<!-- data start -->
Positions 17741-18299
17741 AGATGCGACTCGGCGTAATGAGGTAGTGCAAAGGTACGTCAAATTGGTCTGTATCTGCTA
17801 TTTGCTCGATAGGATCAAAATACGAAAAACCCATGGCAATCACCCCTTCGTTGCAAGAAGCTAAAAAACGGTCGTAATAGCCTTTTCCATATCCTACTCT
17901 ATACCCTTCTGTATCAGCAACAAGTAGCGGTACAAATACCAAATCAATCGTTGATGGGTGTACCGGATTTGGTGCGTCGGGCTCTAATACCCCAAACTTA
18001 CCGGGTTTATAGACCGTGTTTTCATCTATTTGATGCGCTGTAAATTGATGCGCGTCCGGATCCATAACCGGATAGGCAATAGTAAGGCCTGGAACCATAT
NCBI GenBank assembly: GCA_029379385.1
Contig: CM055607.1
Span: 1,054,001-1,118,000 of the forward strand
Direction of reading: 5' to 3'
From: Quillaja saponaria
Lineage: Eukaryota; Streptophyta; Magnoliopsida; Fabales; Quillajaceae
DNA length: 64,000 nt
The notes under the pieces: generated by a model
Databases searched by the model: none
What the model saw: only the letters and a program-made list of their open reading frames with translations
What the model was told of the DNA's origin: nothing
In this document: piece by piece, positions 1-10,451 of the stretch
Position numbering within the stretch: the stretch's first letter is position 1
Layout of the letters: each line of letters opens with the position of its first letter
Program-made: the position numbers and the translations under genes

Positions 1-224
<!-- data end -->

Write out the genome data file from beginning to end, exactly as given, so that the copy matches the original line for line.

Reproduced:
Positions 17741-18299
17741 AGATGCGACTCGGCGTAATGAGGTAGTGCAAAGGTACGTCAAATTGGTCTGTATCTGCTA
17801 TTTGCTCGATAGGATCAAAATACGAAAAACCCATGGCAATCACCCCTTCGTTGCAAGAAGCTAAAAAACGGTCGTAATAGCCTTTTCCATATCCTACTCT
17901 ATACCCTTCTGTATCAGCAACAAGTAGCGGTACAAATACCAAATCAATCGTTGATGGGTGTACCGGATTTGGTGCGTCGGGCTCTAATACCCCAAACTTA
18001 CCGGGTTTATAGACCGTGTTTTCATCTATTTGATGCGCTGTAAATTGATGCGCGTCCGGATCCATAACCGGATAGGCAATAGTAAGGCCTGGAACCATAT
NCBI GenBank assembly: GCA_029379385.1
Contig: CM055607.1
Span: 1,054,001-1,118,000 of the forward strand
Direction of reading: 5' to 3'
From: Quillaja saponaria
Lineage: Eukaryota; Streptophyta; Magnoliopsida; Fabales; Quillajaceae
DNA length: 64,000 nt
The notes under the pieces: generated by a model
Databases searched by the model: none
What the model saw: only the letters and a program-made list of their open reading frames with translations
What the model was told of the DNA's origin: nothing
In this document: piece by piece, positions 1-10,451 of the stretch
Position numbering within the stretch: the stretch's first letter is position 1
Layout of the letters: each line of letters opens with the position of its first letter
Program-made: the position numbers and the translations under genes

Positions 1-224